Blizzard: How Business and Foreign Politics Do Not Belong Together

Lately, there has been an issue that has been the talk of gamers, social media, and Business; the recent ban of Professional Hearthstone Player Ng Wai Chung (Handle name: Blitzchung), what was the reason for the ban? His support for Hong Kong Protestors and their liberation from the Chinese Government.

The incident happened on Sunday, Ng Wai was conducting an interview right after a Grandmasters Match, Blitzchung took off his gas mask and shouted “Liberate Hong Kong! The Revolution of our age!” In protest of China’s recent actions in the region. After he shouted out his support this caused the announcers to hide under their table and cut to commercial immediately, Blizzard issued a statement about the incident and they were not happy with the player’s actions; they began by stating that he will not receive the prize money from the Grandmasters Season 2 and has been removed from the league, also received a one year competitive ban. Meanwhile, the casters who conducted the interview is no longer working for the company, here is the statement from Invenglobal:

“During the Asia-Pacific Grandmasters broadcast over the weekend there was a competition rule violation during a post-match interview, involving Blitzchung and two casters, which resulted in the removal of the match VOD replay.

Upon further review we have found the action has violated the 2019 Hearthstone Grandmasters Official Competition Rules section 6.1 (o) and is individual behavior which does not represent Blizzard or Hearthstone Esports. 6.1 (o) is found below.

2019 HEARTHSTONE® GRANDMASTERS OFFICIAL COMPETITION RULES v1.4   p.12, Section 6.1 (o)

Engaging in any act that, in Blizzard’s sole discretion, brings you into public disrepute, offends a portion or group of the public, or otherwise damages Blizzard image will result in removal from Grandmasters and reduction of the player’s prize total to $0 USD, in addition to other remedies which may be provided for under the Handbook and Blizzard’s Website Terms. 

Grandmasters is the highest tier of Hearthstone Esports and we take tournament rule violations very seriously. After an investigation, we are taking the necessary actions to prevent similar incidents from happening in the future.

Effective immediately, Blitzchung is removed from Grandmasters and will receive no prizing for Grandmasters Season 2. Additionally, Blitzchung is ineligible to participate in Hearthstone esports for 12 months beginning from Oct. 5th, 2019 and extending to Oct. 5th, 2020. We will also immediately cease working with both casters.

We’d like to re-emphasize tournament and player conduct within the Hearthstone esports community from both players and talent. While we stand by one’s right to express individual thoughts and opinions, players and other participants that elect to participate in our esports competitions must abide by the official competition rules.”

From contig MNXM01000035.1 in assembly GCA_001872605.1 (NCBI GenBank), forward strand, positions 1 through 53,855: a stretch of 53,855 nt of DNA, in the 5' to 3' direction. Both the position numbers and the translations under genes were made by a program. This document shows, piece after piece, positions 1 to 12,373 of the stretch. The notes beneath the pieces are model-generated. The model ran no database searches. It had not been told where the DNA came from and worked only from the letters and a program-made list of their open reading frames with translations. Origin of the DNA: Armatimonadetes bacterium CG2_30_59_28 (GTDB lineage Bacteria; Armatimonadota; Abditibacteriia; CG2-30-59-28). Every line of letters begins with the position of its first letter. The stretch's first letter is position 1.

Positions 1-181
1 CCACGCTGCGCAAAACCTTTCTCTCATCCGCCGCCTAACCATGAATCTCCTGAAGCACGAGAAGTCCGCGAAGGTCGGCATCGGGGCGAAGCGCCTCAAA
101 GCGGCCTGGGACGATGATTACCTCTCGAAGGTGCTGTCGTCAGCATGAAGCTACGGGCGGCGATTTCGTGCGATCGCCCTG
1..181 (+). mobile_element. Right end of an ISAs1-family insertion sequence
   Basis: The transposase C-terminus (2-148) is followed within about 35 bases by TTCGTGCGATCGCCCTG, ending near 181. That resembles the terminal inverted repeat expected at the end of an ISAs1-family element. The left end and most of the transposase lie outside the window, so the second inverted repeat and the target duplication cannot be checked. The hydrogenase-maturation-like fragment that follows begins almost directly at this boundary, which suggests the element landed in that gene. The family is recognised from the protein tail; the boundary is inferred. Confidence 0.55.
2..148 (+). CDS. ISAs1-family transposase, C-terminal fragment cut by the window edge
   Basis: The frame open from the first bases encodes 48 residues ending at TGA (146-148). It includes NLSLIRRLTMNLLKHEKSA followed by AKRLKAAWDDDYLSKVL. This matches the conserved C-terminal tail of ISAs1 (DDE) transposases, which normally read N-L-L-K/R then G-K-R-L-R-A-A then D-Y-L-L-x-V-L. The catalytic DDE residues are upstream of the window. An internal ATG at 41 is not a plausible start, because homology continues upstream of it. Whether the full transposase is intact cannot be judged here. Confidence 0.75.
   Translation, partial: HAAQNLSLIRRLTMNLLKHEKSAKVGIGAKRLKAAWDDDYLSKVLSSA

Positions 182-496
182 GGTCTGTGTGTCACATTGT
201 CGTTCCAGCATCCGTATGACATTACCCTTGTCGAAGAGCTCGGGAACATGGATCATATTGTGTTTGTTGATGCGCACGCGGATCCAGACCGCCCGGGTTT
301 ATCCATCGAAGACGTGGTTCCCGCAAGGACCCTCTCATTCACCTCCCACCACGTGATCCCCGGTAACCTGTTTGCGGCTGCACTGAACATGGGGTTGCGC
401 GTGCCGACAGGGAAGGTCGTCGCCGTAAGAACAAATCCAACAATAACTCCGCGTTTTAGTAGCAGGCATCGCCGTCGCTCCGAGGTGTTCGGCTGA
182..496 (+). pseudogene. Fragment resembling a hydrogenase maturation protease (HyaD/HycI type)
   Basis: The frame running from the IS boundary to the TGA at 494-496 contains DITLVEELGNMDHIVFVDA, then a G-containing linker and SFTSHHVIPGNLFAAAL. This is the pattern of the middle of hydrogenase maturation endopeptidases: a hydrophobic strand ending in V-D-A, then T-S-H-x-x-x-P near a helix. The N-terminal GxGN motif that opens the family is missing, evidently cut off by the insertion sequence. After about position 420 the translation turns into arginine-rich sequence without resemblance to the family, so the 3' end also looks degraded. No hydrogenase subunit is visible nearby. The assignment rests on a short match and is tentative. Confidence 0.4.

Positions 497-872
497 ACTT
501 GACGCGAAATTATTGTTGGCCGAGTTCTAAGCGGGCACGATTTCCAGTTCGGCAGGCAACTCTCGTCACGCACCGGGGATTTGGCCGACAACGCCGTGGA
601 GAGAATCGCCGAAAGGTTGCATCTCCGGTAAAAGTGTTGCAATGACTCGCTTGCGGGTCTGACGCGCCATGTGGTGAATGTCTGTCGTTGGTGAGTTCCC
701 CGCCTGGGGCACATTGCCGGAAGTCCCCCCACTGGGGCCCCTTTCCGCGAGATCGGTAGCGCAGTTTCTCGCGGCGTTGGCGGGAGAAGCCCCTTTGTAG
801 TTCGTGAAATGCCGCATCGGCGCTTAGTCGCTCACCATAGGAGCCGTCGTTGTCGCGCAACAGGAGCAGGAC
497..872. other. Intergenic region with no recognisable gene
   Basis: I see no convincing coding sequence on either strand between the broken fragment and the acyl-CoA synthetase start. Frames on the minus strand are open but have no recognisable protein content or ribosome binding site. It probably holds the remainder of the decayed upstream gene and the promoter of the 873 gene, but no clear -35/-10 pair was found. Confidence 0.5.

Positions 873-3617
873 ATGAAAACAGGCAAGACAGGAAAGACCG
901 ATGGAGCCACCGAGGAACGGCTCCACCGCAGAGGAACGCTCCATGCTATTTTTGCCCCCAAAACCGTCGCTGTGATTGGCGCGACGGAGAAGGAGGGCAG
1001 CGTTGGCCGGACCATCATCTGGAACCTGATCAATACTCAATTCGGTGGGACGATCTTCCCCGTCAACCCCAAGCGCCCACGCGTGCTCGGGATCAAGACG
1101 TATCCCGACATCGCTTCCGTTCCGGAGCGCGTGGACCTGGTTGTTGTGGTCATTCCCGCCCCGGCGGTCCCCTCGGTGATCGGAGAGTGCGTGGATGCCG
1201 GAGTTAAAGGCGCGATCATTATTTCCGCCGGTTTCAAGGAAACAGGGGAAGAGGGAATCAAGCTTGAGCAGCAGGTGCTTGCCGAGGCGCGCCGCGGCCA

Blitzchung’s case has received a lot of attention due to the fact that a portion of the Company is owned by Chinese Investors, this wasn’t the only US Company being scrutinized, the NBA is also under fire for a tweet that supported Hong Kong from Houston Rockets General Manager, Daryl Morey. The tweet was quickly taken down and replaced with tweets from NBA players saying how much they loved China.

It makes one wonder, “Why would the US Companies such as Activision-Blizzard and the NBA violate the first amendment rights of their employees (or Players) to please a Foreign Country? Some have said to make a quick buck, or afraid to lose business from China, including displeasing their investors and making sure they are kept happy. But this didn’t stop US Lawmakers from weighing in on Blizzard and NBA’s recent International incident:


Epic Games weighed in on the situation involving Blizzard, they recently told Verge that “Epic supports everyone’s right to express their views on politics and human rights. We wouldn’t ban or punish a Fortnite player or content creator for speaking on these topics.” Since the Ban was announced, there have been protests and boycotts against Blizzard, including their stocks taking a dive. What will happen next? Only time will tell, Blizzard will eventually realize that violations of first amendment rights aren’t good for business. -Red

10-11-2019: There has been a development in the recent ban of Pro Player Blitzchung.

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One thought on “Blizzard: How Business and Foreign Politics Do Not Belong Together

  1. Folks are just mad China weaponized a capitalist way to spread it’s imperialism and gaming the system most nations put in place where you can just have foreign lobbyists influence a nation’s politics such as US or Hong Kong, instead of spies or soldiers and played them for fools. But I guess drone strikes or widespread killings are the only “true” way to do so if you ask the dems or repubs. Don’t hate the player, hate the game (capitalism working 100% as intended, denying it would be ignoring all of history).

    Besides, for every mad US player/customer who drops their account/sales, they get 5-10 chinese players/customers to buy the same thing, that’s just being a good capitalist.

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